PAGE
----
486 Receive Diplomas, Hear from HHS Secretary Otis Bowen
May 21, 1988
May 21, 1988, Greencastle, Ind. - Never underestimate the importance of personal and professional decisions, America's Secretary of Health and Human Services, Otis R. Bowen, told DePauw University's Class of 1988 today. The graduating class, 486 strong, received their diplomas today under warm, sunny skies.
"There are few trivial or unimportant decisions," Dr. Bowen, the former governor of Indiana, declared. "Rather, the vast majority of what we say, think and do affects family members, friends, loved ones, colleagues and associates. Our world is the sum total of each individual's decisions," the secretary continued. "The quality and correctness of those decisions will shape the world of tomorrow."
Bowen, who received an honorary Doctor of Public Service degree during today's commencement exercises, extolled the virtues of ordinary people who make up most of the nation and "are the heroes who hold our world together, provide hope and compassion and allow all of us to have an expectation of regularity in our lives."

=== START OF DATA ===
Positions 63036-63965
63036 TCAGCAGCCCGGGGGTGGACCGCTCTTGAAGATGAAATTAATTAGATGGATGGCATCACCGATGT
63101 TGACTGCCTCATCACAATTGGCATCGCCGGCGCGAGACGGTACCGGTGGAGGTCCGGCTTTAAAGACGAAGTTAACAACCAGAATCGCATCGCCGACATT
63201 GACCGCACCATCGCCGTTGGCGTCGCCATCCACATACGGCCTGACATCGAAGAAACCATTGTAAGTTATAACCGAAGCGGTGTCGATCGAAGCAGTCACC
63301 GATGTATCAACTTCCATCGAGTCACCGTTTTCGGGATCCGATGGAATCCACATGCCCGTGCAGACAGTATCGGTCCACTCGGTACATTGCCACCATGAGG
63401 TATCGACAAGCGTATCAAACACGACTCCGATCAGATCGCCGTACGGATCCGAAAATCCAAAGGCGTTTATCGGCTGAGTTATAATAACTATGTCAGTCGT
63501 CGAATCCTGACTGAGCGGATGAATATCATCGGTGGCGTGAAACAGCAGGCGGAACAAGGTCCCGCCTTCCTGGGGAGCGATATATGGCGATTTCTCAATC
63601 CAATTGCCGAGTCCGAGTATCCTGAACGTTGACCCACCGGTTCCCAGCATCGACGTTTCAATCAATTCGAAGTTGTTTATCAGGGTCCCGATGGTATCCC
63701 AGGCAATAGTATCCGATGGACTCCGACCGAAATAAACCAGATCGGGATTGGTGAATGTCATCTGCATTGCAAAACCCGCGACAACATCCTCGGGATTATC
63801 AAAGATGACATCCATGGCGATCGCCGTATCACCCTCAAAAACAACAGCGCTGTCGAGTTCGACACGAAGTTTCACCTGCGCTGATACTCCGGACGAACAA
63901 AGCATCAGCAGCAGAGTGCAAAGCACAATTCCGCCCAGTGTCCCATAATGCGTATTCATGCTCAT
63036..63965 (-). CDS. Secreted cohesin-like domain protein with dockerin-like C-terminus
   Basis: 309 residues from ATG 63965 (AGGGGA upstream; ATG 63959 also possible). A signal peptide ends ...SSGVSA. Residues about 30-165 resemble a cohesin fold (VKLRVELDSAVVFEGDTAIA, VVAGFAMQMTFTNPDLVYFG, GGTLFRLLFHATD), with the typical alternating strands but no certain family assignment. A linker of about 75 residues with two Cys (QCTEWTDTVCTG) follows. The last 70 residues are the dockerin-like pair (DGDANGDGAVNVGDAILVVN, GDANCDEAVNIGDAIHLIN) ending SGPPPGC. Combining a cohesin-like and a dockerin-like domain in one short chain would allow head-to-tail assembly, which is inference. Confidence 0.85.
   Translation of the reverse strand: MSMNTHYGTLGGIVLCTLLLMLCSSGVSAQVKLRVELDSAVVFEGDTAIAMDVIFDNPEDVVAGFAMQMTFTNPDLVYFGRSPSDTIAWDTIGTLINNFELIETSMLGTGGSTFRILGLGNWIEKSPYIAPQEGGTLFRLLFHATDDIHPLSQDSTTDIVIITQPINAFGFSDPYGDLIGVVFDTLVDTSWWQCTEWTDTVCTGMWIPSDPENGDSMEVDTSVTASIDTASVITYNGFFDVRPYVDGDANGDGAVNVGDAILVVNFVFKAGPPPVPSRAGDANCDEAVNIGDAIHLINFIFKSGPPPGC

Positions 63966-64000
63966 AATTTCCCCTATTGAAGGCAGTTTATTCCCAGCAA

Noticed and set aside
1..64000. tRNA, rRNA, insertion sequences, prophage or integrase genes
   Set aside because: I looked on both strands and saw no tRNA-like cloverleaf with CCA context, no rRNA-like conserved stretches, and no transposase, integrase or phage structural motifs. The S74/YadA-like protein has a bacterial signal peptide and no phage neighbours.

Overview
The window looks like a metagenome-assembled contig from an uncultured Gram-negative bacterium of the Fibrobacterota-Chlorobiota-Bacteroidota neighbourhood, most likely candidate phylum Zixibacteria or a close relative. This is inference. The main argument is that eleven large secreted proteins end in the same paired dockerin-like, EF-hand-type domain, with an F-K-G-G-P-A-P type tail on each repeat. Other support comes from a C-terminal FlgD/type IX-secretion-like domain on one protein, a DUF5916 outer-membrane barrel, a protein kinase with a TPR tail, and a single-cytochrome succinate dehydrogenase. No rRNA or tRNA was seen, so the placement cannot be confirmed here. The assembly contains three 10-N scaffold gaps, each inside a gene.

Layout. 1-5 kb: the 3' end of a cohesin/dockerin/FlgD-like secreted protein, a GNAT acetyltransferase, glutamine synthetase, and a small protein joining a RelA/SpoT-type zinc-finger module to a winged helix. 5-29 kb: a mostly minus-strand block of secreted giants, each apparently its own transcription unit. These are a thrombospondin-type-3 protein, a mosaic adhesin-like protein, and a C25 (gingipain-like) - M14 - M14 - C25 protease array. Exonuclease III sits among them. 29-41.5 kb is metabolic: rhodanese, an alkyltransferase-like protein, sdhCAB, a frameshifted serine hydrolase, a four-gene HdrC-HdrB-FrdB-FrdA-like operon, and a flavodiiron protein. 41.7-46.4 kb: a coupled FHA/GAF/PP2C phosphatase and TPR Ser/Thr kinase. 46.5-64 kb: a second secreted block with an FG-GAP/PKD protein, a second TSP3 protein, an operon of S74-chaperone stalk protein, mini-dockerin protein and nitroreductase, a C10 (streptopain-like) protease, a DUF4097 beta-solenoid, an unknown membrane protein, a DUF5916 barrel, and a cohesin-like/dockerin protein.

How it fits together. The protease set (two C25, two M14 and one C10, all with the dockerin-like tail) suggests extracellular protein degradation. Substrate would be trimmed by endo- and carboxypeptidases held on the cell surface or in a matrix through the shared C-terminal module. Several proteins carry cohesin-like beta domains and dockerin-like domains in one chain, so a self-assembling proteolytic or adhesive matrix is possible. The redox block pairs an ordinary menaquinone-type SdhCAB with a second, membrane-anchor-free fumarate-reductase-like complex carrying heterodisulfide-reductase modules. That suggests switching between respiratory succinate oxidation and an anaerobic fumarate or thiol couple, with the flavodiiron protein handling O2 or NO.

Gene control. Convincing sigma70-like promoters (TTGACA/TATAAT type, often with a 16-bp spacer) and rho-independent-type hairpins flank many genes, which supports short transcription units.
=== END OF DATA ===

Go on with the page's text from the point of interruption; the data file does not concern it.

Nancy Gritter (pictured at right), winner of the Walker Cup as the senior who has done the most for DePauw, told classmates that her search for the ideal commencement address led her to conclude, after reflecting on many of her own experiences from the past four years, that "it is up to each one of us to reflect individually on the significance of this day in our lives." Gritter, who is bound for the Indiana University School of Medicine, was a leader in several student organizations and an All-American and Academic All-American swimmer.
John C. Maxwell '36, a Phi Beta Kappa graduate of DePauw, also received an honorary degree. He was a professor and chairman of geological sciences at Princeton University from 1946 to 1970, when he became William Stamp Farish Professor at the University of Texas-Austin.
Also honored during the ceremony were retiring DePauw faculty members Arthur D. Carkeek, professor of organ and theory and University organist; Cassel W. Grubb, professor of violoncello and theory and former director of the School of Music; Daniel H. Hanna, professor of school music education and director of University bands; H. David Maloney, professor of economics and management; and Daniel L. Smith, director of the Prevo Science Library and assistant director of libraries.Back